Chemical Coping. In those who self-medicate, a drug is used for a purpose other than the intended one, such as using an opioid as a mood stabilizer or enhancer. Opioids can be both calming and stimulating, often giving a brief burst of energy and then a tranquil period. Chemical coping is all too common, but is poorly understood and under-researched.30 All addicts are chemical copers to some degree, but not all people who cope chemically are addicts. The person who utilizes one or two pills of hydrocodone a day for stress and anxiety is not an addict by definition but is certainly using chemicals to cope. The severe chemical coping patients basically live for the drug; their lives are controlled by procurement of the drug, and they have few coping skills outside of using the drug.31 They will self-escalate their drug use, particularly during periods of high stress. As much as 35% of patients with chronic pain may fall under the definition of chemical copers.32 There are gender differences, with women using the substances primarily for anxiety, stress and depression. Women are at somewhat of an increased risk for chemically coping than are men.31

Men may utilize the drugs for anxiety and depression, but also use them out of boredom and for sensation-seeking. In particular, when men are disabled by their pain, they often chemically cope out of boredom. For some men, there is a strong relationship between substance abuse and sensation seeking.31

Tolerance. With opioid use, tolerance is a natural biological consequence. Tolerance means requiring increasing doses of the opioid in order to maintain the same response. Tolerance rates vary widely among patients, and younger people do develop tolerance more quickly than older individuals. As people age, their neurons lose some of the ability to develop tolerance. Many patients do not become tolerant to the analgesic effects and the same dose may be maintained for years. The tolerance to sedation is beneficial. Tolerance to constipation rarely occurs.

When tolerance to the analgesic effect does occur and the patient is at the upper limit of our comfort zone in prescribing, there are three options: adding a short-acting analgesic, switching opioids, or discontinuing opioids for a period of time. I believe it is a mistake to continuously increase the dose in the face of analgesic tolerance. For headache patients with nonmalignant chronic pain, I believe it is crucial to maintain low to medium doses of the opioid.

Addiction. While physical dependence and tolerance are to be expected with long-term opioid use, addiction is not. Addiction constitutes a biologic and behavioral disease. Most abusers can stop using the drug when harm occurs, but an addict cannot. Whether a patient with previous addictions should be treated with long-acting opioids is a complicated issue. It should be approached on a case-by-case basis and is dependent on a number of factors. Among the considerations:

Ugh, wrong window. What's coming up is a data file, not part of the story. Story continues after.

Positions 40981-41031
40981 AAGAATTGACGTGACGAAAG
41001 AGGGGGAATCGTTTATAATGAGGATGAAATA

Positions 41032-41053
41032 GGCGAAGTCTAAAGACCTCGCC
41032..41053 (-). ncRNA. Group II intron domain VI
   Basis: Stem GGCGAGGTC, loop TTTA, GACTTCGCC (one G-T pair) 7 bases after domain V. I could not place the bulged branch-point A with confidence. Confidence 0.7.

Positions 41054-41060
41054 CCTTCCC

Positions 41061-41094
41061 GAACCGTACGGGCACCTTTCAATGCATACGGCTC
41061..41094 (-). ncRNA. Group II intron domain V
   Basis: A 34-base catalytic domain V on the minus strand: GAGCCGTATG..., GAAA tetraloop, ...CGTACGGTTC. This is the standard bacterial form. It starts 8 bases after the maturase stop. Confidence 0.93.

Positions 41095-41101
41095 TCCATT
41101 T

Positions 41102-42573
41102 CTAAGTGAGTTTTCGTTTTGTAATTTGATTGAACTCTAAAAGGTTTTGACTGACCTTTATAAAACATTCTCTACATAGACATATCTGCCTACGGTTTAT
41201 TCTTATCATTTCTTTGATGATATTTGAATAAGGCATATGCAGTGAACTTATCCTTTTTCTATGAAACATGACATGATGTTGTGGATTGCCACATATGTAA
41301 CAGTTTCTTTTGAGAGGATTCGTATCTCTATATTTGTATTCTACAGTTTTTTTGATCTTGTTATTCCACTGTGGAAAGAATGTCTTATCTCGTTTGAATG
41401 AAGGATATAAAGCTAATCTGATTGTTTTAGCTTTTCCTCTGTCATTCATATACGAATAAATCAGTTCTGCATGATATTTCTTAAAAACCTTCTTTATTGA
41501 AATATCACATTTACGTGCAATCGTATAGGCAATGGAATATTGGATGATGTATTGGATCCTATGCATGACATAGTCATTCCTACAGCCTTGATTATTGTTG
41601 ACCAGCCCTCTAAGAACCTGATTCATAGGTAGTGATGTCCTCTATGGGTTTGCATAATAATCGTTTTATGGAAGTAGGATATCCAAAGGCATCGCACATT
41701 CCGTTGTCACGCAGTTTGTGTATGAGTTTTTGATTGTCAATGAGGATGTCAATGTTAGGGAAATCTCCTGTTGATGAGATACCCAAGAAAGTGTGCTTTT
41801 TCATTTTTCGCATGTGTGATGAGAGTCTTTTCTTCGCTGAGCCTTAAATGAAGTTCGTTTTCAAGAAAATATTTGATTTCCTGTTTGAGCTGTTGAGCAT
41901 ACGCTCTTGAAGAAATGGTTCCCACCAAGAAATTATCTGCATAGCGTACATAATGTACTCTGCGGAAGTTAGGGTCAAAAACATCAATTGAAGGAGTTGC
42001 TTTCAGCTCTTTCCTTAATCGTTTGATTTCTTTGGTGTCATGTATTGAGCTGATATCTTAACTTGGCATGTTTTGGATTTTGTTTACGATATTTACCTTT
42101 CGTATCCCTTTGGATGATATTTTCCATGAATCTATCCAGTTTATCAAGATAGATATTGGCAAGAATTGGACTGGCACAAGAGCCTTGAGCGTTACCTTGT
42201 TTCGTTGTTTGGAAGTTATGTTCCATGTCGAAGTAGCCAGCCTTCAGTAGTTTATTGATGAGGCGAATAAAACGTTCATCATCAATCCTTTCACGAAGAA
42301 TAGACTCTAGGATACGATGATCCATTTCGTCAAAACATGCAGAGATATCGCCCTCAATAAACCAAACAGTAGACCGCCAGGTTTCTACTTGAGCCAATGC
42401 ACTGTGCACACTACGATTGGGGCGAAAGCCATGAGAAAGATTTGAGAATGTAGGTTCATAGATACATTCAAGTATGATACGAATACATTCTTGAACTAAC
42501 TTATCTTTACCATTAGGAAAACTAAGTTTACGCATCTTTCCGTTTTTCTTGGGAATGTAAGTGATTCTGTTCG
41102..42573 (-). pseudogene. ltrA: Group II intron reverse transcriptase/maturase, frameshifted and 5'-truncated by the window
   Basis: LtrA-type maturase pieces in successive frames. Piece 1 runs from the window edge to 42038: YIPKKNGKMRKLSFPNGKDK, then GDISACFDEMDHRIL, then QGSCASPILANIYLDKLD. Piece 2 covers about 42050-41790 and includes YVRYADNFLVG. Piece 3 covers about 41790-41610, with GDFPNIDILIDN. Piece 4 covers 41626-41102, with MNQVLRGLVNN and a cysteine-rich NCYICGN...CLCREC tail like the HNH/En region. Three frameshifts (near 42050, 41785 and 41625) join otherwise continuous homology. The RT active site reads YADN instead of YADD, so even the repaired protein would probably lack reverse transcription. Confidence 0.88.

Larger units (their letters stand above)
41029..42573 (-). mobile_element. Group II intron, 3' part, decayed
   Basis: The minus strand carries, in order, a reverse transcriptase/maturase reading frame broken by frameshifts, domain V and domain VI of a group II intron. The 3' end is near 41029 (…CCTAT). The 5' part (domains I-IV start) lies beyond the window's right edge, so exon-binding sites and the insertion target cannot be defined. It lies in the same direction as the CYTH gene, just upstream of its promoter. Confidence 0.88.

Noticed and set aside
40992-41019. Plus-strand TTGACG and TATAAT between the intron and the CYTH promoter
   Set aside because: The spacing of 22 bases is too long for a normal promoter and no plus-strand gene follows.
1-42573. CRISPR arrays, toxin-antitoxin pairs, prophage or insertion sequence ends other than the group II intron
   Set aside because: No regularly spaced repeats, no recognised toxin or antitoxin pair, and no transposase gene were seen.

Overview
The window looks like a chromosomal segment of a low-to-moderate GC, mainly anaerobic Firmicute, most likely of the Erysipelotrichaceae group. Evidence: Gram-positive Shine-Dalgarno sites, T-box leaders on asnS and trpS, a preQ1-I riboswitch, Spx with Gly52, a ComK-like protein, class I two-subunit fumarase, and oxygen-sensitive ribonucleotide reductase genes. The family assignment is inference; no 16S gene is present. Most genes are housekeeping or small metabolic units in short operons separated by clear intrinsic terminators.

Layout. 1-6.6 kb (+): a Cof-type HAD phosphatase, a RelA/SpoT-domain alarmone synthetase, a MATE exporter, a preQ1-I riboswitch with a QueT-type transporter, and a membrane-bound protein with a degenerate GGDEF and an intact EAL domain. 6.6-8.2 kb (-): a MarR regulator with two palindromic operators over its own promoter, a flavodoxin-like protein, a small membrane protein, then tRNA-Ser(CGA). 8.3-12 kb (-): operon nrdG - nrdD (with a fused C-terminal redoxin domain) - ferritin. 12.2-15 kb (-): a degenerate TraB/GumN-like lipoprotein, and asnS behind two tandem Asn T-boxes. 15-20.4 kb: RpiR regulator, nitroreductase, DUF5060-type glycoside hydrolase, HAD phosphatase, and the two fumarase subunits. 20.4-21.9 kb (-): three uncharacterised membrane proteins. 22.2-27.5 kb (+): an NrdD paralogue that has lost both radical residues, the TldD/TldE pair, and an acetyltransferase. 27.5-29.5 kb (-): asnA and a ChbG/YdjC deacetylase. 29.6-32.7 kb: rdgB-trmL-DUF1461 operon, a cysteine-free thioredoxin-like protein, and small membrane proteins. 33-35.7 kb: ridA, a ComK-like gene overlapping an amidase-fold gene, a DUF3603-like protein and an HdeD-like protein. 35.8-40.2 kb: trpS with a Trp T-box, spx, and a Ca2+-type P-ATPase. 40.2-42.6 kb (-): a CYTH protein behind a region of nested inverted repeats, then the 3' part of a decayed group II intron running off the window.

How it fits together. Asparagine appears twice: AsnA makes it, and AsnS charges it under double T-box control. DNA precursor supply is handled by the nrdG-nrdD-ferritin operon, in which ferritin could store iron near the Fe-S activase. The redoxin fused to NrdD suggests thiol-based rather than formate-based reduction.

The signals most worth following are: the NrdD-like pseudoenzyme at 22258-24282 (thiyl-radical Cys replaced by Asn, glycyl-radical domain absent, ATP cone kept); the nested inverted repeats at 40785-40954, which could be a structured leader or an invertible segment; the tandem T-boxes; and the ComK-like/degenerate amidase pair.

• what substances were abused,
  • how many years the patient has been clean,
  • whether the patient successfully completed treatment,
  • the quality of the support system,
  • any comorbid psychiatric conditions,33 and
  • assessment of risk factors.

Previous studies have indicated that risk factors for opioid abuse include the following: cigarette smoking, previous drug abuse, a strong family history of drug abuse, stress, young age, early sexual abuse, poor support, low level of functioning due to headache or other pain, pain embellishment, and certain psychiatric conditions.34-36 Our current study affirms that those with personality disorders or previous abuse of short-term opioids are at increased risk.

A Proposed Classification Scheme for Prescription Opioid Abuse

It is too simplistic to view patients as “addicts vs. non-addicts.” Dr. Sidney Schnoll, MD, PhD, has proposed a potentially useful classification system which describes subtypes of potential abusers. These include the following:

  • health care professionals,
  • illicit opioid addicts,
  • prescription opioid addicts,
  • polydrug abusers,
  • rave abusers,
  • casual abusers,
  • patient abusers,
  • patient diverters, and
  • sham-patient diverters.37

This scheme recognizes the variability among abusers; the subtypes represent differing levels and types of abuse. Many of our patient abusers may not be easily classified.

Screening for Abuse